Sunday, March 21, 1999

Magloire's game is mostly (trash) talk

The Cincinnati Enquirer

        ST. LOUIS — Jamaal Magloire is Kentucky's center of inattention, a trash-talking intimidator whose specialty is distracting opponents from the business at hand. He won't let up and he won't shut up. He is the post man who always zings twice.

        “No one wants to be aggravated,” Magloire said Saturday afternoon. “No one wants to be pushed around. I try to put myself in their shoes and see if I can get into their head. I'll do whatever it takes to win.”

        Statistically, Magloire's contributions were of little consequence in Kentucky's 58-43 victory over Miami in Friday's Midwest Regional semifinal. He came off the bench to score five points and seize six rebounds. But he likes to think his relentless yapping helped sabotage Wally “World” Szczerbiak, and paved UK's path to today's regional final against Michigan State. He likes to think there is an advantage to be gained through annoyance.

        “I told him it was my world,” Magloire said, recount ing his conversations with Szczerbiak. “I told him it's Jamaal's world and he's just a small fry living in it.”

        Szczerbiak's response?

        “There were some cuss words,” Magloire said. “I can't really say.”

        The Toronto Tongue has uttered so many choice words at UK that Wildcats forward Scott Padgett has announced plans to publish a book of “Magloireisms.” Earlier this season, Magloire dismissed Duke's exalted Elton Brand as a “young pup.” Last week in New Orleans, he told Kansas' Eric Chenowith “You will not score again” five minutes into the game. (Chenowith would score again, but had no field goals af ter the first half).

        Friday night, when he wasn't busy tormenting Szczerbiak, Magloire was trampling the Miami mascot en route to the dressing room.

        “Things like that happen in the heat of the moment,” he explained later. “He was in my way. I thought it was Wally.”

        Szczerbiak managed to score 23 points against Kentucky, but he was plainly irritated by Magloire's ceaseless chatter. Until Friday night, Szczerbiak had gone through the tournament with the gleeful look of a sweepstakes winner. Magloire — loud, nimble, 6-foot-10, 260 pounds — turned that grin into a grimace.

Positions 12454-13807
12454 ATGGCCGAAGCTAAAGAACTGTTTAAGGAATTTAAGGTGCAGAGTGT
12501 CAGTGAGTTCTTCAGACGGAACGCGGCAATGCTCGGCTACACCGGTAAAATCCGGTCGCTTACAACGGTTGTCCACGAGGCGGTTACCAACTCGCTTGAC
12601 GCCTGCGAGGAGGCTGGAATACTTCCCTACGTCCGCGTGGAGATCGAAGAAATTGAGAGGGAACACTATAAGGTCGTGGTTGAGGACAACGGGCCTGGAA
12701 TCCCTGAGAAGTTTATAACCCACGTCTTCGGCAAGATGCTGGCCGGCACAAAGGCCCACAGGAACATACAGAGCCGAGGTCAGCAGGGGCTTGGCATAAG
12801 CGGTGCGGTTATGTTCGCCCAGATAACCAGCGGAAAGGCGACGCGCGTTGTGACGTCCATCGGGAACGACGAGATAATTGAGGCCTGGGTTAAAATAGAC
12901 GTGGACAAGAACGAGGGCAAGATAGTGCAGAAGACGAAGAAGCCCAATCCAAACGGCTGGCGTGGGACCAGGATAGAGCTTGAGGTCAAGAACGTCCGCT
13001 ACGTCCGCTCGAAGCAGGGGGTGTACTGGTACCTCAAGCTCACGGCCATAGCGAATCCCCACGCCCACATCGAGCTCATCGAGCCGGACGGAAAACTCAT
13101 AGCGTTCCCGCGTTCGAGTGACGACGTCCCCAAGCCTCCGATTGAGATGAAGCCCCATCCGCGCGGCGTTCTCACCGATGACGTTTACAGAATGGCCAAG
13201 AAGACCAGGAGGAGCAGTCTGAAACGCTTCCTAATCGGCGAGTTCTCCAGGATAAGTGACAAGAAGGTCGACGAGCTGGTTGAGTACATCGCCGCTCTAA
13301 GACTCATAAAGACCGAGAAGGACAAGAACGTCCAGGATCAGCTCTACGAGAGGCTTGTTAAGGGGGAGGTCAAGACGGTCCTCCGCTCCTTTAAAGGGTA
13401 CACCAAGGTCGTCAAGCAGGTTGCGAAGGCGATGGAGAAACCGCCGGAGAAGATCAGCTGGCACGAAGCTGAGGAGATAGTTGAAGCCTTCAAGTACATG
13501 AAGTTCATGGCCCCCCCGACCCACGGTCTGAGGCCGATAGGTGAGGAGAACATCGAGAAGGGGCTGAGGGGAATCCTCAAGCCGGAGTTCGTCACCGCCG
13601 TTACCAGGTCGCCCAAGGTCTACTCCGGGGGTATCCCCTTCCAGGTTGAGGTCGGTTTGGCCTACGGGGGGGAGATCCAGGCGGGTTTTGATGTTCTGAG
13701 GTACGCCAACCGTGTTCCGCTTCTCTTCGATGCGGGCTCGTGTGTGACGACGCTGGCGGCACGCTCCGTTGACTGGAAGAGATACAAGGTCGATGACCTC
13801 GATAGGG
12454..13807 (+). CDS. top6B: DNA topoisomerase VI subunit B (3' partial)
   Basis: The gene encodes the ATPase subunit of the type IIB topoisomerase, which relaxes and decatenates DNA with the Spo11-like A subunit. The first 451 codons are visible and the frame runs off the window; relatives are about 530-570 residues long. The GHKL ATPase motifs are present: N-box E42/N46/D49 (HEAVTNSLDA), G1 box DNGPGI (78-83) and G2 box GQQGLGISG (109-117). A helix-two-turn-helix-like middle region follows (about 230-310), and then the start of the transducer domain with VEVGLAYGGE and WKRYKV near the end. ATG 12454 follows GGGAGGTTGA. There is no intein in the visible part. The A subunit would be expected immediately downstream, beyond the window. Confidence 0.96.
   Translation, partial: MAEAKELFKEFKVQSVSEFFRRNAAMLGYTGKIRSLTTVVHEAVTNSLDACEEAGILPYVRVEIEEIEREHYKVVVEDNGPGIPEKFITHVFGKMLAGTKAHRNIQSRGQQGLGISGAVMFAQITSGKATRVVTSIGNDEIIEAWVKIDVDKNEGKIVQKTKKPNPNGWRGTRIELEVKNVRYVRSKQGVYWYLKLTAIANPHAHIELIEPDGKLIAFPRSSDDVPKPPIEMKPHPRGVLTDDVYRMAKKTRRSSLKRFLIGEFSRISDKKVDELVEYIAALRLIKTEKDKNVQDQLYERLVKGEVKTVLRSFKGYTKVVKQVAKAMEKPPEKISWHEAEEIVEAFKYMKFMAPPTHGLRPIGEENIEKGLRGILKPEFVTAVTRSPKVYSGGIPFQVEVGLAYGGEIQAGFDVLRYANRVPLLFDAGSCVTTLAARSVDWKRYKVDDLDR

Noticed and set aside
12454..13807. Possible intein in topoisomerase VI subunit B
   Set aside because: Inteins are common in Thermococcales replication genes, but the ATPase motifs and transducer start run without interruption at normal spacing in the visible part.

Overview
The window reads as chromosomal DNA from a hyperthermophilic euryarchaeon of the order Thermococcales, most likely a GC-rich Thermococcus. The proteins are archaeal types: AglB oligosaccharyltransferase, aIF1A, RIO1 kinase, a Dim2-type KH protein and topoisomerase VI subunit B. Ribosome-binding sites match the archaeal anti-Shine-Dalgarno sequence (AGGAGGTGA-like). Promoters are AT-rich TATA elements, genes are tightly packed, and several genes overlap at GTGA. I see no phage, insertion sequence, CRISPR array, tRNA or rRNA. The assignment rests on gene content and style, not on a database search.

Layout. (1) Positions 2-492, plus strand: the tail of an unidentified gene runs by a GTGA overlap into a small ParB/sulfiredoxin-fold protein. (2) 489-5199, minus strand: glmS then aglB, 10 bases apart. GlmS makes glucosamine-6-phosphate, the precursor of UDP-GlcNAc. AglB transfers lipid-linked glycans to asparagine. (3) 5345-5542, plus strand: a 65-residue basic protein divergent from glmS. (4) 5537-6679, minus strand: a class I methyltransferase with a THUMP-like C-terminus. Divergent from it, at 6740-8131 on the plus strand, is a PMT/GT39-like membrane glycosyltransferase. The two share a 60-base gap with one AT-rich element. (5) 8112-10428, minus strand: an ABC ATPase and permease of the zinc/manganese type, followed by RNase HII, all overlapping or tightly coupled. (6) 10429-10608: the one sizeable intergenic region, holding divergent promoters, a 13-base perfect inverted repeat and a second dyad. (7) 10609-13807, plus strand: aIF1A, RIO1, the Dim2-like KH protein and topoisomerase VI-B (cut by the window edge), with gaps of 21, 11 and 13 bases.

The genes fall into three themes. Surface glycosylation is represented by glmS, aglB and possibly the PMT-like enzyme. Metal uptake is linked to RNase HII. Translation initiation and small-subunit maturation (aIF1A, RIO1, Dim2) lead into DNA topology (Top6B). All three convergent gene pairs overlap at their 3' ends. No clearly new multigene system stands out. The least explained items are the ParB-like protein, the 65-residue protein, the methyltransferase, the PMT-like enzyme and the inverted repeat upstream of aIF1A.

“He was in my ear the whole game,” Szczerbiak said.

        How much Magloire's monologue affected Szczerbiak's concentration is conjecture, but his box score credits included six turnovers and four fouls. This was not the kind of performance that had made him the talk of the tournament and put him on the cover of Sports Illustrated.

        “With Wally, a lot of the publicity got to his head a little bit,” Magloire said. “You could see it in some of the things he said. I said some things to him that did not make him happy. Next time down (the floor), he's thinking about how to get me back than what play they should be running.”

        This is a ploy basketball players have been using since they first took aim at peach baskets: Get into a guy's brain and you can get him out of his game. On the playground, it is known as “Talking smack.” In college basketball, such taunting is supposed to trigger a technical foul, but it is enforced with much the same frequency as jaywalking statutes.

        “When I go into a game, I'm going to do nothing but rebound and block shots and get into their heads,” Magloire said. “It can be done. I love to play physically. To me, it's like Christmas. When I talk to a guy, what I do is try to question his game, what is he doing out there? What's his role? Is he doing what the team wants him to do or what I want him to do?

        “These are things that make a small difference, but I think it does make a difference. I know it would get me aggravated if someone approached me in that way.”

        Normally, Jamal Magloire doesn't do enough offensively to rate retaliation. He has averaged 6.9 points and 4.5 rebounds while playing less than 20 minutes per game. He is a rough-and-tumble role player on a team where everyone seems to know his place. Asked to compare himself to someone from Michigan State, Magloire chose the Spartan mascot, on account of his armor.

        The Spartan is advised not to get in his way.

        “I hope he does,” Magloire said, mischievously. “The color I'm going to dislike the most tomorrow is going to be green. It changes daily.”

        Enquirer columnist Tim Sullivan welcomes your E-mail at


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- Magloire's game is mostly (trash) talk